4. Cost – Fees may be lower if you work with an independent social worker. This option may be beneficial if you have already identified a birthparent or a child to adopt in NY, and you simply need a home study to move forward with your adoption attorney. *If you are unsure how you plan to adopt, working with an independent social worker may end up costing you more: if you ultimately decide to join an agency, many agencies may want addendums or updates added to a home study, or they may require you to have a brand new home study completed through them. This means you would be spending money (and time!) on a second home study.

Independent Adoption Center is a full service adoption agency licensed in New York and seven other states. Please contact us at 1 (800) 877-OPEN to learn more about our New York homestudy services.

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The State of Adoption in the U.S.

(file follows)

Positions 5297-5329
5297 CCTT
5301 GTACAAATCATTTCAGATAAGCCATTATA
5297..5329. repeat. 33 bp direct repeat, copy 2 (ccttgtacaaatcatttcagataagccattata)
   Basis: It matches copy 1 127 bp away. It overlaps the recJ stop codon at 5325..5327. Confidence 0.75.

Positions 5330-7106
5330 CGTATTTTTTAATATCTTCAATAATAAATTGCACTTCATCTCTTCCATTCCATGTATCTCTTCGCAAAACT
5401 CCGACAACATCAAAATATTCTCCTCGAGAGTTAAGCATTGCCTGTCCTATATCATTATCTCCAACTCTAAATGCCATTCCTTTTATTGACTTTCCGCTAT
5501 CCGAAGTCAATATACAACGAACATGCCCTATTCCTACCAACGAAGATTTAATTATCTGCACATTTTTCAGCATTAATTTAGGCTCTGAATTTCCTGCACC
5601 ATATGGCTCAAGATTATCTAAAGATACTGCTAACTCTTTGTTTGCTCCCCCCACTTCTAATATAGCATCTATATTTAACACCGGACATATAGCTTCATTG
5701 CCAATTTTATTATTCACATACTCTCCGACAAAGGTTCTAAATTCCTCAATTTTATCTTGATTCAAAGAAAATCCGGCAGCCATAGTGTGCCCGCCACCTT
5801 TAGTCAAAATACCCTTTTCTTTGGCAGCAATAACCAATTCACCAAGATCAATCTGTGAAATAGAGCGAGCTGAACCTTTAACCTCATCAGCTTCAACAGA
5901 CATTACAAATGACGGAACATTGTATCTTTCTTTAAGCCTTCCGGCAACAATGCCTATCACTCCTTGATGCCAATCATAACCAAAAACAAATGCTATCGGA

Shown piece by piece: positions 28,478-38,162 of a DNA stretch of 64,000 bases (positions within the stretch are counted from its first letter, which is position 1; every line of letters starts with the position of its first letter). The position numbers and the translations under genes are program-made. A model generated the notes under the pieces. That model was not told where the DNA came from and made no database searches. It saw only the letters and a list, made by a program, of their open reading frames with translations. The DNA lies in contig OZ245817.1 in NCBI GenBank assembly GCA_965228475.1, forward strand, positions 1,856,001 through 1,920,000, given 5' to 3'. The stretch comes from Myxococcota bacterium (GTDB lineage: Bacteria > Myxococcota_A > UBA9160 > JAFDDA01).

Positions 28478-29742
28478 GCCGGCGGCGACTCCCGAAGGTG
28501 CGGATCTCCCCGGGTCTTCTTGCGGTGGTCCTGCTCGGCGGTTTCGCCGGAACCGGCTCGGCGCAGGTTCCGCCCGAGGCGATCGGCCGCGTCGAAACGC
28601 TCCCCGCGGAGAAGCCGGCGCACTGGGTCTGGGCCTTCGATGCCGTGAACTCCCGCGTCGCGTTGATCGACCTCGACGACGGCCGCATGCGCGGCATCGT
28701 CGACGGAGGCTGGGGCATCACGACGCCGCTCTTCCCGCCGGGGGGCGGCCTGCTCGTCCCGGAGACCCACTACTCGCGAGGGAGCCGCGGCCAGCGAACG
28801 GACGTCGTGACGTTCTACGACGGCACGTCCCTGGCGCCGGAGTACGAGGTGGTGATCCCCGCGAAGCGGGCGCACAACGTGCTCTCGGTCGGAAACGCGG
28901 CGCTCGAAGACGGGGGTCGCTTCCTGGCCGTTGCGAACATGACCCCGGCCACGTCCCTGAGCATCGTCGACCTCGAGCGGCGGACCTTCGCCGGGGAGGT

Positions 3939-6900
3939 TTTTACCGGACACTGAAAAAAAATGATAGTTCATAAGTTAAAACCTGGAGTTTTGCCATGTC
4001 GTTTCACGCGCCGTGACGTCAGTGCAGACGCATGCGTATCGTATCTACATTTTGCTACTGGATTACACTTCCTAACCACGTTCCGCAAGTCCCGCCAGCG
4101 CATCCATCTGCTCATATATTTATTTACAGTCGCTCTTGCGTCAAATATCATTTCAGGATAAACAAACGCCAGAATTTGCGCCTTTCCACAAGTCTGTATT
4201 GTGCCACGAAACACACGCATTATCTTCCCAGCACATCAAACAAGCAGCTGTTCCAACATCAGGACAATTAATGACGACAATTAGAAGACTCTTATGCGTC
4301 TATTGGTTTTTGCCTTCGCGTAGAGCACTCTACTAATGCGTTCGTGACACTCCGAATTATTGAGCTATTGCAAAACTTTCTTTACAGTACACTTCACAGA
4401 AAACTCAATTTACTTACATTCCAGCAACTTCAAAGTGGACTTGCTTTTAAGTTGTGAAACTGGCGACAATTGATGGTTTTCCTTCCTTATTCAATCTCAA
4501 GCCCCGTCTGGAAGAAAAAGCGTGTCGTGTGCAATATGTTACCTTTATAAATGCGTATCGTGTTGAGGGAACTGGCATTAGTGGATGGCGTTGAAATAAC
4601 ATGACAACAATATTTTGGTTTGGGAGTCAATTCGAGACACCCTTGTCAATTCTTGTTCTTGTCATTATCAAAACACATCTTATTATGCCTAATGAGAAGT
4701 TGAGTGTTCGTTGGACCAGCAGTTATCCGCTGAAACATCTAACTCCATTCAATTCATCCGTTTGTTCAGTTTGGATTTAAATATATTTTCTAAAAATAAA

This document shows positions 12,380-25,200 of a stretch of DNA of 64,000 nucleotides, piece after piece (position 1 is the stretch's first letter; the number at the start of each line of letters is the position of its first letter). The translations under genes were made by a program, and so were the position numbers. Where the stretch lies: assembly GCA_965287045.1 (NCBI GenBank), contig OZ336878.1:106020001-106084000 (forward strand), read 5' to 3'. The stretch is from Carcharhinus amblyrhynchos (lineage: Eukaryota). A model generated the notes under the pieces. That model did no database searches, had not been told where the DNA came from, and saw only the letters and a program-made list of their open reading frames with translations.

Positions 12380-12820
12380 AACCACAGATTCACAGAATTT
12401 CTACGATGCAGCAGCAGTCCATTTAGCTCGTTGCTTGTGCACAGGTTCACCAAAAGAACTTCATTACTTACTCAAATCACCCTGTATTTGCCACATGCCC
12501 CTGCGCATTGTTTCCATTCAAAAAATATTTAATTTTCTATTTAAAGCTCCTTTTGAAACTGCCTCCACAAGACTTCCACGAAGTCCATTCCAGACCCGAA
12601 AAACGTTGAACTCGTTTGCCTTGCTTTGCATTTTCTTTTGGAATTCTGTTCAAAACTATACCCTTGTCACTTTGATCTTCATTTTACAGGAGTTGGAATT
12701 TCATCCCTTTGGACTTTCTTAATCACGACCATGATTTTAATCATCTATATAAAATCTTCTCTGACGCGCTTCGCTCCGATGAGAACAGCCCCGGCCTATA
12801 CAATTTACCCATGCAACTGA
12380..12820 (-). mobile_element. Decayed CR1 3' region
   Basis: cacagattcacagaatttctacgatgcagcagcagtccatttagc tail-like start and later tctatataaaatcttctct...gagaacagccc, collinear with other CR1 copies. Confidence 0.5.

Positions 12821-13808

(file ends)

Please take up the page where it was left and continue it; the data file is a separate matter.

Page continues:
vApCNtB7_400x400Cyma Shapiro, creator of “For Women Over 40,” interviewed the President and Founder of the National Center on Adoption and Permanency (NCAP), Adam Pertman. As one of the leading voices in the field, Adam discusses the trends of open adoption in domestic adoptions, foster adoptions, and international adoptions. As stated by Pertman, “adoptions have been turned inside out..now 90% plus of adoptions are open and considered best practice.”

Institutions are now more vocal about adoption and there is more access to agencies, attorneys, and facilitators. Due to the prevalence of media, there is more of a dialogue occurring about adoptions. Adam mentions how the industry is realizing this change, and the growing need for more mental health professionals to address adoption related issues to help families – especially in regards to foster care adoptions.

Visit http://www.forwomenoverforty.com/ to hear the rest of the interview.

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A Valentine’s Love Note

Editor’s Note: The following post is a part of our love note series for Valentine’s day. This post is a letter by an adoptive mother, Rachna, to her adopted daughter, Maya.

Love letter emblem as a red envelope with heart inside isolated on white

To the love of my life,